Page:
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dc.contributor.advisorMontfort, Williamen
dc.contributor.authorLopez, Kyle Eric
dc.creatorLopez, Kyle Ericen
dc.date.accessioned2017-07-28T21:47:05Z
dc.date.available2017-07-28T21:47:05Z
dc.date.issued2017
dc.identifier.urihttp://hdl.handle.net/10150/625045
dc.description.abstractNitric Oxide (NO) is an important signaling molecule in blood pressure regulation. The NO receptor, soluble guanylate cyclase (sGC), produces the secondary messenger cGMP in response to NO binding. Because of its role in blood pressure regulation, sGC is increasingly targeted for drug discovery and several new drugs treating hypertensive individuals are sGC stimulators. Unfortunately, stimulator development is limited by our understanding of NO and simulator induced conformational changes. In the present study, we used lanthanide resonance energy transfer (LRET) to measure distances between sGC domains in truncated M. sexta sGC constructs and assessed the magnitude of distance changes induced by ligand binding. Our strategy was to place a lanthanide binding domain at various locations in the protein and measure changes in lanthanide luminescence in the presence of the quenching domain, His6 with coordinated copper or nickel ion, which quenches luminescence in a distance dependent manner. Terbium luminescence decayed bi-exponentially in the absence of quencher, and displayed a slow phase with a rate constant of ~2.3 ms. Quencher presence altered the time constant for the slow phase, but not the fast phase. Distances obtained from fitting these data indicate sGC is a compact molecule with the coiled-coil ~23 Å from the a H-NOX N-terminal end. However, we must further develop our system to ensure the decays measured reflect the distance between donor and acceptor. In the future, distances will be measured after ligand or stimulators are bound to determine the change in distance, which will give insight into the conformational dynamics of sGC.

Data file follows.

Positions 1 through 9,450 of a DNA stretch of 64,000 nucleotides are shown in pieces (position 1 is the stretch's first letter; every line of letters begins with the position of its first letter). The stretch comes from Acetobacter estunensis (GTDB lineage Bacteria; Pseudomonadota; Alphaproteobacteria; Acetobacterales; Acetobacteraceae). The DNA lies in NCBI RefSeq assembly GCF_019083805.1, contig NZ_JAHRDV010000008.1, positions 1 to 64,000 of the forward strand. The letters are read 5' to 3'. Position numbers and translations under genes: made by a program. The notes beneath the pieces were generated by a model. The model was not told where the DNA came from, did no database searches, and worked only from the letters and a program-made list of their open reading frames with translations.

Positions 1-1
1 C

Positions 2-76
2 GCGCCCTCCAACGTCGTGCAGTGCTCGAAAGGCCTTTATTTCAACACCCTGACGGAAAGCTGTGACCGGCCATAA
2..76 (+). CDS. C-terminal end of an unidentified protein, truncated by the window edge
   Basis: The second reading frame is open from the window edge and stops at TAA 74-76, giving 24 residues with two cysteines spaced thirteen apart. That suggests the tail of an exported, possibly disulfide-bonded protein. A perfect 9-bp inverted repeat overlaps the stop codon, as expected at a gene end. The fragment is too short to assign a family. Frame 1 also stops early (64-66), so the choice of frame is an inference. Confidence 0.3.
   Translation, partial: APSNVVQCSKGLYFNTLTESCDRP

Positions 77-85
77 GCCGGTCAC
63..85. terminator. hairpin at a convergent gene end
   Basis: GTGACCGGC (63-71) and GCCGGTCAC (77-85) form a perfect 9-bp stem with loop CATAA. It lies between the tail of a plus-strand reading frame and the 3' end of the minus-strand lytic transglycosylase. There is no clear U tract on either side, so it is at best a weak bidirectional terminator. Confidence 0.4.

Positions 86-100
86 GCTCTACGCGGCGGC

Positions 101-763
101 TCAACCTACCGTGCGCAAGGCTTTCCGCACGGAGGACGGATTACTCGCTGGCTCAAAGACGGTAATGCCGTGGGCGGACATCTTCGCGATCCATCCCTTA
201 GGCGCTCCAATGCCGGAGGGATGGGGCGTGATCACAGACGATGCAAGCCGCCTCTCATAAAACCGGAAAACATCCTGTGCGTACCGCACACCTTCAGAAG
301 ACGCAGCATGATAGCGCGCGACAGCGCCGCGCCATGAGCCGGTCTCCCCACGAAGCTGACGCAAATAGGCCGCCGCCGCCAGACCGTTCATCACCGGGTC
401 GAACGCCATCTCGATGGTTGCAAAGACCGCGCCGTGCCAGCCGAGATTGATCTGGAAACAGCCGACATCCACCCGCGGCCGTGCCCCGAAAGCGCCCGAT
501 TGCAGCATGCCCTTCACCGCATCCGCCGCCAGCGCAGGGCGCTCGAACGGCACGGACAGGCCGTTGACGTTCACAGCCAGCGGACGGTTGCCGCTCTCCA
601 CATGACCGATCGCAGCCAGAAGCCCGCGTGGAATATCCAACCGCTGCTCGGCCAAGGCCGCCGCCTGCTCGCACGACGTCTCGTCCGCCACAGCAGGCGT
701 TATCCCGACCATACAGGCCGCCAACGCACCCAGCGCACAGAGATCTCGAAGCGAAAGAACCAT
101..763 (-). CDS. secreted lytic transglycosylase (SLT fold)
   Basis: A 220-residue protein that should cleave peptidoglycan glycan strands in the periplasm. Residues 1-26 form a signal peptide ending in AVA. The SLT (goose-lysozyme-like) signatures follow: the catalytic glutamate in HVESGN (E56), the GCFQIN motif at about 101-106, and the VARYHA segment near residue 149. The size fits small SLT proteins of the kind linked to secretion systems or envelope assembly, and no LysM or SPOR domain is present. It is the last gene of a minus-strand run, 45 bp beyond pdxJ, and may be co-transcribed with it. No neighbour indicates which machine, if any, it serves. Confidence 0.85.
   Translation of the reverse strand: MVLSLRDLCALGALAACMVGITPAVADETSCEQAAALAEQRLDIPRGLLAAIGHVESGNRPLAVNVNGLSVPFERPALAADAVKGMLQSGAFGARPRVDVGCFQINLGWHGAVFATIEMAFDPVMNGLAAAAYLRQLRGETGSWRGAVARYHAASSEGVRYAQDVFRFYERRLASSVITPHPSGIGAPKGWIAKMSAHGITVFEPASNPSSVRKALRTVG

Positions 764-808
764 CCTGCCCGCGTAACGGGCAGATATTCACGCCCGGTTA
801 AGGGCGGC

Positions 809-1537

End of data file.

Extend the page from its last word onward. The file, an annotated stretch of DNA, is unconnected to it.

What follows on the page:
dc.language.isoen_USen
dc.publisherThe University of Arizona.en
dc.rightsCopyright © is held by the author. Digital access to this material is made possible by the University Libraries, University of Arizona. Further transmission, reproduction or presentation (such as public display or performance) of protected items is prohibited except with permission of the author.en
dc.titleUncovering Signal Transduction in Blood Pressure Regulation by Nitric Oxideen_US
dc.typetexten
dc.typeElectronic Thesisen
thesis.degree.grantorUniversity of Arizonaen
thesis.degree.levelbachelorsen
thesis.degree.disciplineHonors Collegeen
thesis.degree.disciplineBiochemistryen
thesis.degree.nameB.S.en
refterms.dateFOA2018-06-12T13:11:39Z
html.description.abstractNitric Oxide (NO) is an important signaling molecule in blood pressure regulation. The NO receptor, soluble guanylate cyclase (sGC), produces the secondary messenger cGMP in response to NO binding. Because of its role in blood pressure regulation, sGC is increasingly targeted for drug discovery and several new drugs treating hypertensive individuals are sGC stimulators. Unfortunately, stimulator development is limited by our understanding of NO and simulator induced conformational changes. In the present study, we used lanthanide resonance energy transfer (LRET) to measure distances between sGC domains in truncated M. sexta sGC constructs and assessed the magnitude of distance changes induced by ligand binding. Our strategy was to place a lanthanide binding domain at various locations in the protein and measure changes in lanthanide luminescence in the presence of the quenching domain, His6 with coordinated copper or nickel ion, which quenches luminescence in a distance dependent manner. Terbium luminescence decayed bi-exponentially in the absence of quencher, and displayed a slow phase with a rate constant of ~2.3 ms. Quencher presence altered the time constant for the slow phase, but not the fast phase. Distances obtained from fitting these data indicate sGC is a compact molecule with the coiled-coil ~23 Å from the a H-NOX N-terminal end. However, we must further develop our system to ensure the decays measured reflect the distance between donor and acceptor. In the future, distances will be measured after ligand or stimulators are bound to determine the change in distance, which will give insight into the conformational dynamics of sGC.


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